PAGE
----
determination of the facts in light of the evidence.'"*fn26
By its reference to § 2254(d), the Ninth Circuit implicitly,
if not explicitly, directed this Court to apply § 2254(d) to the
decisions of the California Supreme Court using the same standards as
are applied to the determination of the law as established by the
United States Supreme Court.
Under the Antiterrorism and Effective Death Penalty Act of 1996 ("AEDPA"), 28 U.S.C. § 2254(d), this Court cannot grant relief unless the decision of the state court was "contrary to, or involved an unreasonable application of, clearly established Federal law, as determined by the Supreme Court of the United States" at the time the state court renders its decision or "was based on an unreasonable determination of the facts in light of the evidence presented in the state court proceeding."*fn27 The Supreme Court has explained that "clearly established Federal law" in § 2254(d)(1) "refers to the holdings, as opposed to the dicta, of [the Supreme Court] as of the time of the relevant state-court decision."*fn28 When a claim falls under the "unreasonable application" prong, a state court's application of Supreme Court precedent must be objectively unreasonable, not just incorrect or erroneous.*fn29 The Supreme Court has made clear that the objectively unreasonable standard is a substantially higher threshold than simply believing that the state court determination was incorrect.*fn30 Consequently, it appears that, under the mandate of Hayward, this Court must canvas and apply California law as it existed at the time of the state court decision to the facts in the record as presented to the state court.
The mandate in Hayward is that this Court must review the decisions of
state courts applying state law-in effect serving as a super-appellate
court over state court decisions. This is in tension with the holdings
of the Supreme Court. It is a fundamental precept of dual federalism
that the states possess primary authority for defining and enforcing
the criminal law.*fn31 A
fundamental principle of our federal system is "that a state court's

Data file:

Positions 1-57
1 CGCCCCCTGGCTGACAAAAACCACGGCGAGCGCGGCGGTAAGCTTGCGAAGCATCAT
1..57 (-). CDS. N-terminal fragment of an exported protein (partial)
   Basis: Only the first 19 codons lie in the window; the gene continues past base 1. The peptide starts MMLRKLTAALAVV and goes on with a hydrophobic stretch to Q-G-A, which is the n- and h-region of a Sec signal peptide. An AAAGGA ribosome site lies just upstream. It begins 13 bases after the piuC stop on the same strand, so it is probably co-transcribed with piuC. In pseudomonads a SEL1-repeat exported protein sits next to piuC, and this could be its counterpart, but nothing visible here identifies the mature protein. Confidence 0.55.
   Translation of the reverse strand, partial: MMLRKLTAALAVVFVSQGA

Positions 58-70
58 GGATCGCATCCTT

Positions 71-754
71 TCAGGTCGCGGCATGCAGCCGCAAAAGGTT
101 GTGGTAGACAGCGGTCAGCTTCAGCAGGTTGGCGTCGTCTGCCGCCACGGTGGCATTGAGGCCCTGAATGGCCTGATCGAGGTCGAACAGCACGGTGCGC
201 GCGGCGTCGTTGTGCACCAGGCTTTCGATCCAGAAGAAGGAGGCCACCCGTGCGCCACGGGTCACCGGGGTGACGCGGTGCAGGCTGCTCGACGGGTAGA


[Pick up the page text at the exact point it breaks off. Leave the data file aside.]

interpretation of state law,
including one announced on direct appeal of the challenged conviction,
binds a federal court sitting in habeas corpus."*fn32
This principle applied to federal habeas review of state convictions
long before AEDPA.*fn33 A federal court errs if it
interprets a state legal doctrine in a manner that directly conflicts
with the state supreme court's interpretation of the law.*fn34
It does not matter that the state supreme court's statement
of the law was dictum if it is perfectly clear and
At the time of the state court decision in this case, the California "some evidence" rule was embodied in Rosenkrantz and Dannenberg.*fn36 Subsequently, the California Supreme Court, applying Rosenkrantz and Dannenberg, decided In re Lawrence*fn37 and In re Shaputis.*fn38
InRosenkrantz, the California Supreme Court held:
[. . . .] Due process of law requires that the Governor's decision be supported by some evidence in the record. Only a modicum of evidence is required. Resolution of any conflicts in the evidence and the weight to be given the evidence are matters within the authority of the Governor. [. . . .] [T]he precise manner in which the specified factors relevant to parole suitability are considered and balanced lies within the discretion of the Governor . . . . It is irrelevant that a court might determine that evidence in the record tending to establish suitability for parole far outweighs evidence demonstrating unsuitability for parole. As long as the Governor's decision reflects due consideration of the specified factors as applied to the individual prisoner in accordance with applicable legal standards, the court's review is limited to ascertaining whether there is some evidence in the record that supports the Governor's decision.*fn39